The SCM Analysis: This car sold at Christie’s in Greenwich, Conn., on June 4, 2006, for $99,875. What turns you on as a collector? Do you see your classic car as a chariot for back roads, as a racing machine for the track or as a series of restoration challenges? Perhaps you look forward to afternoons on the concours field where other enthusiasts can appreciate the fruits of your labor, judges can examine your treasure in detail, and you can get a rush from driving over the winners’ ramp to receive a best-in-class or best-of-show trophy.
The seller of this Healey clearly found his thrills on the concours field. After undertaking a careful restoration, with the requisite attention to detail that it takes to prep a show winner, this owner has shown the car in a variety of marque and general concours events. Over a nine-year period, he has participated in at least five major concours, where he’s gained an enviable series of first place awards, including the Austin-Healey Concours Registry Gold Award.
But there’s no indication of any activities since 2004, and he’s clocked fewer than 1,000 miles over the 10 years since the restoration, so we can assume that his goal was showing, not driving, the car. He’s achieved that goal. Time to move on.
Fortunately, he waited two years after retiring the car from the show circuit before putting it up for auction. Two years ago, $60,000 would have been a good price for a concours-winning BJ8, so with a near $100,000 sale, his return nearly doubled.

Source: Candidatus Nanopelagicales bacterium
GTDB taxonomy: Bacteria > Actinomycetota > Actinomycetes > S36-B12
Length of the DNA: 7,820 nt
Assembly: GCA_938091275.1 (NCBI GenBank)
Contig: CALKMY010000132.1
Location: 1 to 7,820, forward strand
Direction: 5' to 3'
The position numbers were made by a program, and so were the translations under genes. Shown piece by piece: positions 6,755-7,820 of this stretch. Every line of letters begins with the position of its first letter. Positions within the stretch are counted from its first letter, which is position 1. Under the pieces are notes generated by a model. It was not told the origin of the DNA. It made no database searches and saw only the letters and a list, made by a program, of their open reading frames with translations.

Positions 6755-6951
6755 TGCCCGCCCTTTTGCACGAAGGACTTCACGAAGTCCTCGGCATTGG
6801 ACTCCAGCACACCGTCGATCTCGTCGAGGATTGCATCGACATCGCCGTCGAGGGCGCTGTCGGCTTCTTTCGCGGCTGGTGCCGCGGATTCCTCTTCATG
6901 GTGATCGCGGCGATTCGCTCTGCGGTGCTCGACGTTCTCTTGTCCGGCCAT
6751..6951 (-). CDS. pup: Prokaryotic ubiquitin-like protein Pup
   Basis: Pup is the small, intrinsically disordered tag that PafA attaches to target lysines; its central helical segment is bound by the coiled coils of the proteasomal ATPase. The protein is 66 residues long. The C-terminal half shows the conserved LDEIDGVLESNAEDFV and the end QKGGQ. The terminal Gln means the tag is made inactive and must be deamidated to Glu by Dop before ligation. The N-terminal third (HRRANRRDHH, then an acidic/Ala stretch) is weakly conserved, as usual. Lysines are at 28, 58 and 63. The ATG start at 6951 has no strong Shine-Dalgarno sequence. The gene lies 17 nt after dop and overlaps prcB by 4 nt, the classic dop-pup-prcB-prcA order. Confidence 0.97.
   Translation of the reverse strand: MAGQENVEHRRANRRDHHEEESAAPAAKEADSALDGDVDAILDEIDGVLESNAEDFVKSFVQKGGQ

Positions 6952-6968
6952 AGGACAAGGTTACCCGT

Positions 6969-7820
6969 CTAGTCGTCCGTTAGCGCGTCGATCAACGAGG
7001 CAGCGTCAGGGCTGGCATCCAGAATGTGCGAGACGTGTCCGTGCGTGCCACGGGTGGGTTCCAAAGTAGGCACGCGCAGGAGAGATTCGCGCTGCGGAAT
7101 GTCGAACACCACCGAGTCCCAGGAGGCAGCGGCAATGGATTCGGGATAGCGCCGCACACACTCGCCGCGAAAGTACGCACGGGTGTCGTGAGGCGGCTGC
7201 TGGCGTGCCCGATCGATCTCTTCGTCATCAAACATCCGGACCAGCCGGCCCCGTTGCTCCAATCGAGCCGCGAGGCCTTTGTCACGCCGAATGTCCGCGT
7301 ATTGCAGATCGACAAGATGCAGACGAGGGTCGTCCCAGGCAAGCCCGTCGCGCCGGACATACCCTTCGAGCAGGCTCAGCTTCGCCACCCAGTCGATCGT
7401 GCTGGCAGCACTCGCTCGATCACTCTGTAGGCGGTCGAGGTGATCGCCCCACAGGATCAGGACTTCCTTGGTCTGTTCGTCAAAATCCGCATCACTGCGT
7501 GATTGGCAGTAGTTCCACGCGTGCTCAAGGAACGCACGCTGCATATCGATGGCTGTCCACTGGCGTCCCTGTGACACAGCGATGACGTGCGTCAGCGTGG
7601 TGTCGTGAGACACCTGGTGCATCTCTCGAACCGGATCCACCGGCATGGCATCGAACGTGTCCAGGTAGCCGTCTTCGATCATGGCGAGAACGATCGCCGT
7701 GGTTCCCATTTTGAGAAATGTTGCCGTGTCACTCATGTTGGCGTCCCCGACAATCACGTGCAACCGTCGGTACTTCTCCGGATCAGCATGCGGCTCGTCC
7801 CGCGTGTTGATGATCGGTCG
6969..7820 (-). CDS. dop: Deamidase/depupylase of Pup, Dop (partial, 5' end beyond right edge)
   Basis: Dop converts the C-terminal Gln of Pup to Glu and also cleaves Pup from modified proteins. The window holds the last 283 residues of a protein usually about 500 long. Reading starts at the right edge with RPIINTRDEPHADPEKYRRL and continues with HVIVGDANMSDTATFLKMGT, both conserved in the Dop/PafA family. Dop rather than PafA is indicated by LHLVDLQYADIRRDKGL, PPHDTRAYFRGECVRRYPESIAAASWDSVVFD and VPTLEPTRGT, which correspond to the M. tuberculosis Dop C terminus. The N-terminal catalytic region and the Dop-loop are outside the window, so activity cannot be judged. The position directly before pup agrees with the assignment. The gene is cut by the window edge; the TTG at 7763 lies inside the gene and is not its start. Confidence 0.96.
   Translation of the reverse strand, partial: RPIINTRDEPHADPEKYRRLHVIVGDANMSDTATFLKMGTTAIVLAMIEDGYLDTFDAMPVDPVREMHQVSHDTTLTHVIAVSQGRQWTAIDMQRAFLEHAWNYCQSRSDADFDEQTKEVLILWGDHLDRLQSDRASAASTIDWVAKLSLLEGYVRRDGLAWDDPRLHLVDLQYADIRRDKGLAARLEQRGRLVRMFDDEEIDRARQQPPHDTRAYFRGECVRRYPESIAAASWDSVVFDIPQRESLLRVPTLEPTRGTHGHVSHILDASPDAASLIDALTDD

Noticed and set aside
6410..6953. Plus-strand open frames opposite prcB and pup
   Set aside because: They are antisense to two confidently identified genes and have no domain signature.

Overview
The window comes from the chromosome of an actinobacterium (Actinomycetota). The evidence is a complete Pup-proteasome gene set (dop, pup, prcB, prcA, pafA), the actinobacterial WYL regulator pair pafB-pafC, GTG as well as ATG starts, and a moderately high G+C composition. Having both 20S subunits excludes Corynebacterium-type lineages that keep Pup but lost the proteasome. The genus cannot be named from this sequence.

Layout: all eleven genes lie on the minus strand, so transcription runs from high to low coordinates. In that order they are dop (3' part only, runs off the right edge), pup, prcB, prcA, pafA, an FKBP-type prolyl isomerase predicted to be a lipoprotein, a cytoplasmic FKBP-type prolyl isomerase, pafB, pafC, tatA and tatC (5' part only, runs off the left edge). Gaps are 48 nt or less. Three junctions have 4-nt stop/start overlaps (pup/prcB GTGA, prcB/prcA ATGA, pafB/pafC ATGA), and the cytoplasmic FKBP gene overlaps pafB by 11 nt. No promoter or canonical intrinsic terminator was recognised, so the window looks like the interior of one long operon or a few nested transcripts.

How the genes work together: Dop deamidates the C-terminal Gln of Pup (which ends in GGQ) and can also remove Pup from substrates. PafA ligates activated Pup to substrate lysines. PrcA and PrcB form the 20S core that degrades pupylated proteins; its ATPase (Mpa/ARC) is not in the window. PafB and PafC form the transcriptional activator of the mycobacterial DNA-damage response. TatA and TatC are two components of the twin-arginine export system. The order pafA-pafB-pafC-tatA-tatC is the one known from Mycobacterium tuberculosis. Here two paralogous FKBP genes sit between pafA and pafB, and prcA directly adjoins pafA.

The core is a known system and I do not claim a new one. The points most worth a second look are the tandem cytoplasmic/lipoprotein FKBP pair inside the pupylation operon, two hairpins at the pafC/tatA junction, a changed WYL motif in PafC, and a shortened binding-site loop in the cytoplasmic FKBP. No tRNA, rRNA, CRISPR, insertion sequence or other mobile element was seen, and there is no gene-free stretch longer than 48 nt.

I do like the color combination and trim choice of this car, and can understand why it did well on the auction platform. The “grey” (actually a parchment color) leather interior with red piping is a very rare but completely correct option, and looks great with the red exterior.
However, even for the buyer who was looking for an exceptional quality Healey that can be driven and enjoyed, this car was pretty pricey. One of the major restorers estimated recently that given about nine months of time, he could produce a Gold-level concours Healey for around $85,000. And that would have been a fresh restoration with none of the little nicks and issues that would accompany ten years of being pushed in and out of trailers by even the most careful of owners. In addition, given the true replacement value of the car, the buyer may have difficulty insuring this car for an agreed value equal to what he paid.
I also would caution the new owner that 10 years is a long time for a car to sit without getting much use. I recommend that before he takes it out on the road for a long trip, if that’s what he intends to do with it, he put on a fresh set of tires, and new radiator hoses and brake lines, as well as fresh oil, coolant and brake fluid. It might also be useful to have a mechanic go over the car to make sure everything is lubed, functional, tight and correct.
Once that’s done, this will be a car to use with confidence and to continue to display with pride, and the fact that the proud owner paid a bit too much for it will likely be quickly forgotten.
Gary Anderson is the founding editor of MC2, the new MINI magazine, three-time participant in Monterey Historic Automobile Races, and has trophied at several prestigious concours.
Photos: Christie’s Images Ltd. 2006